The opening visuals of Aaron Katz’s neo-noir mystery, Gemini, are palm trees turned upside-down, silhouetted by the blue aura of the twilight skies. Accompanied by the electronic synth score, it sets the stage for an edgy, mysterious and sexy 90 minutes. It starts out strong, but as Gemini moves along and unwinds itself, it becomes apparent that it doesn’t have very much to say. The screenplay lacked control over the tonal consistency and failed to capture any meaningful level of depth that the gorgeous Nicolas Winding Refn inspired visuals and hypnotic score could not do much to save this film from being a slog.
Gemini begins with Jill (Lola Kirke), a personal assistant for Heather (Zoë Kravitz), one of the most famous actresses in Hollywood going through a rough patch of partying and avoiding her responsibilities. In the prologue of the film, Jill helps Heather avoid reshoots, encounter an invasive fan, avoid paparazzi and drives Heather to a karaoke night with her secret girlfriend. This first act is as interesting and compelling as the film gets. Introducing us to a number of different faces and establishing their direct relationships with Heather, the film allows us to take a look into the celebrity culture of L.A. and makes us feel for Heather’s lack of privacy through the way she interacts with other characters. Although expositional for the murder mystery to unfold, the first act does a lot to give us context for Jill and Heather as friends and foreshadows a seductive darkness of L.A. nightlife.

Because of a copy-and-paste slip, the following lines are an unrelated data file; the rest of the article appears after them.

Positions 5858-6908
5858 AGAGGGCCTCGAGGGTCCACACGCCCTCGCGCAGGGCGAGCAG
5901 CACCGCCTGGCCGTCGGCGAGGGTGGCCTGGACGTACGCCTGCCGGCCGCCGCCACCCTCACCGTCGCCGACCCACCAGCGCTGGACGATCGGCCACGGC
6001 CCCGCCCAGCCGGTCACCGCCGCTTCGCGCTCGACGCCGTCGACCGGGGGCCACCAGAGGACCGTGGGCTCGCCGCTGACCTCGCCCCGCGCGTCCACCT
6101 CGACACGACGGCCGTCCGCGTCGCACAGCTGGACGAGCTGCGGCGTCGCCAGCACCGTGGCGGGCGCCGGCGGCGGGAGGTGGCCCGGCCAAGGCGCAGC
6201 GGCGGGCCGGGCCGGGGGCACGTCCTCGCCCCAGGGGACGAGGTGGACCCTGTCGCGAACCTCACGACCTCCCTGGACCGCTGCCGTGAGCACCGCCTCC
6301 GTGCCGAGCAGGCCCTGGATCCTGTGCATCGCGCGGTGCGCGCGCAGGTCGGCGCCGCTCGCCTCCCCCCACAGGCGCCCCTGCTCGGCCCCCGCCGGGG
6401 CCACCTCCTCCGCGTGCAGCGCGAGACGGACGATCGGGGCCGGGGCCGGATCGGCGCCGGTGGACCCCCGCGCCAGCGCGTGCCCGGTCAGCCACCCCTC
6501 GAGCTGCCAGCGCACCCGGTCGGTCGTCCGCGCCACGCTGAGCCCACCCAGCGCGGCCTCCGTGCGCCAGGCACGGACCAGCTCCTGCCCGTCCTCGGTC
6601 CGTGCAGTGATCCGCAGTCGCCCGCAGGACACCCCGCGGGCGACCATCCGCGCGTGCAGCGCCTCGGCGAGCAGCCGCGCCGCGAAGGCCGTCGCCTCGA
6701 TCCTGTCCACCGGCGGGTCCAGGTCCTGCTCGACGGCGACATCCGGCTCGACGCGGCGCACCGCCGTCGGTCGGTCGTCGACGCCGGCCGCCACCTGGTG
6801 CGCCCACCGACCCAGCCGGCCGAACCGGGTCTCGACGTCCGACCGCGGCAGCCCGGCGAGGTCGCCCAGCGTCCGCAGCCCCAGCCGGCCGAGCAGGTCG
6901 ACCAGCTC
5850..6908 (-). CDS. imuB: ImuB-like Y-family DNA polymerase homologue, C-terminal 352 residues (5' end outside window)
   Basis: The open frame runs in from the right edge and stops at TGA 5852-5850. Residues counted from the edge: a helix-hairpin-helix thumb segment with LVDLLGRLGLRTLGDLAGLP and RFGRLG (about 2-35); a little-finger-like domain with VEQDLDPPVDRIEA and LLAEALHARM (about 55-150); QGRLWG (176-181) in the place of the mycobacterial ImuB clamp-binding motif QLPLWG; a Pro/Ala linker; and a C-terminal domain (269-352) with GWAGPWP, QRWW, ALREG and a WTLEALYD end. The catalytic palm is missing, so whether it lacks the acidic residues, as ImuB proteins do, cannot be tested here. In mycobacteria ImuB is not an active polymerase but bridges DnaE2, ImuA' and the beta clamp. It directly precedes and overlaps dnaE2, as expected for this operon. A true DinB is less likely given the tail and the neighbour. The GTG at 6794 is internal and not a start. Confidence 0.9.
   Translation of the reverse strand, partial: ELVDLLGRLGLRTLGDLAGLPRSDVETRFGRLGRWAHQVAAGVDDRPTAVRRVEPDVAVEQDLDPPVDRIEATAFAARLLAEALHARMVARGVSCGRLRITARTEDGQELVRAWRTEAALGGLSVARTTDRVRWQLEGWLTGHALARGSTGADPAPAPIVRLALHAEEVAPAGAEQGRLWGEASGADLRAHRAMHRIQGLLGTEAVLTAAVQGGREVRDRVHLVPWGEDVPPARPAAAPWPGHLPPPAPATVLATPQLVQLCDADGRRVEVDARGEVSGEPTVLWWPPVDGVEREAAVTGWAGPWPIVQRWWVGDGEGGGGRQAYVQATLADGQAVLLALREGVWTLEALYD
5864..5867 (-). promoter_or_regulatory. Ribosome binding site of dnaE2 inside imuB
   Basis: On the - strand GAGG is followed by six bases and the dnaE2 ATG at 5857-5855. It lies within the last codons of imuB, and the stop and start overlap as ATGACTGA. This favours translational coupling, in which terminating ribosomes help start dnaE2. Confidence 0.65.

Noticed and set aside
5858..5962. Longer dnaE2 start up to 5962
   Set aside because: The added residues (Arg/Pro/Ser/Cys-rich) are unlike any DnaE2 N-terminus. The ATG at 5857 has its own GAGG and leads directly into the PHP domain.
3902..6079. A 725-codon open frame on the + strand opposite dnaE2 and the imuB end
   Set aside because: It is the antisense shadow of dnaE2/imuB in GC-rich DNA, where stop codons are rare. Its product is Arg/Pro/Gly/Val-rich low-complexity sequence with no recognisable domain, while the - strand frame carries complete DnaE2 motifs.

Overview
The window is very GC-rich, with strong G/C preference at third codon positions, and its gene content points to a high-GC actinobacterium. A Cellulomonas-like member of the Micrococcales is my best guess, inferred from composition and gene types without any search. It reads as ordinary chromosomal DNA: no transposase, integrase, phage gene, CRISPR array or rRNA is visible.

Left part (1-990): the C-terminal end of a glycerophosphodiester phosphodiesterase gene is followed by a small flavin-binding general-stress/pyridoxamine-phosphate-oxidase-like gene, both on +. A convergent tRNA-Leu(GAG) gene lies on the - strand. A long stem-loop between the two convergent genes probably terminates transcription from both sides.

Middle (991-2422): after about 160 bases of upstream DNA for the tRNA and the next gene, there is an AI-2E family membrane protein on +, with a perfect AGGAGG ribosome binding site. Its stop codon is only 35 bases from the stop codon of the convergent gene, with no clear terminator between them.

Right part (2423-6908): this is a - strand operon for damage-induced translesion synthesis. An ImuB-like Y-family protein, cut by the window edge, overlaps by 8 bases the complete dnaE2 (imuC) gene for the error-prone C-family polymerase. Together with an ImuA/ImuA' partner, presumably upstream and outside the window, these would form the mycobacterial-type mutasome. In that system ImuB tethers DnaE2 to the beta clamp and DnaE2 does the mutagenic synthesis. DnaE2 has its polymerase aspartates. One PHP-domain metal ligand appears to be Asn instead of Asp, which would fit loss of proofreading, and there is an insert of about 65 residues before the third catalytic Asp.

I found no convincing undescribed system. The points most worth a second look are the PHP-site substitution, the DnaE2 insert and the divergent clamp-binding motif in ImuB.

The rise of iPhone films is upon us and despite what some might think (eg: real films are shot on film!), it is a good rise. Sean Baker’s “Tangerine” led the way and Steven Soderbergh is one of the directors to follow. It’s a method that will inspire young and financially limited filmmakers and as one myself, I am delighted by it. Shot secretly and in ten days, “Unsane” tells the story of Sawyer Valentini (played by the gorgeous, talented, showstopping, my celebrity crush-ahem- Claire Foy), who is involuntarily committed to a mental institution. As if that wasn’t enough, she is forced to face her greatest fear there, her stalker David (Joshua Leonard). But *drum rolls* is it really him, or just her imagination?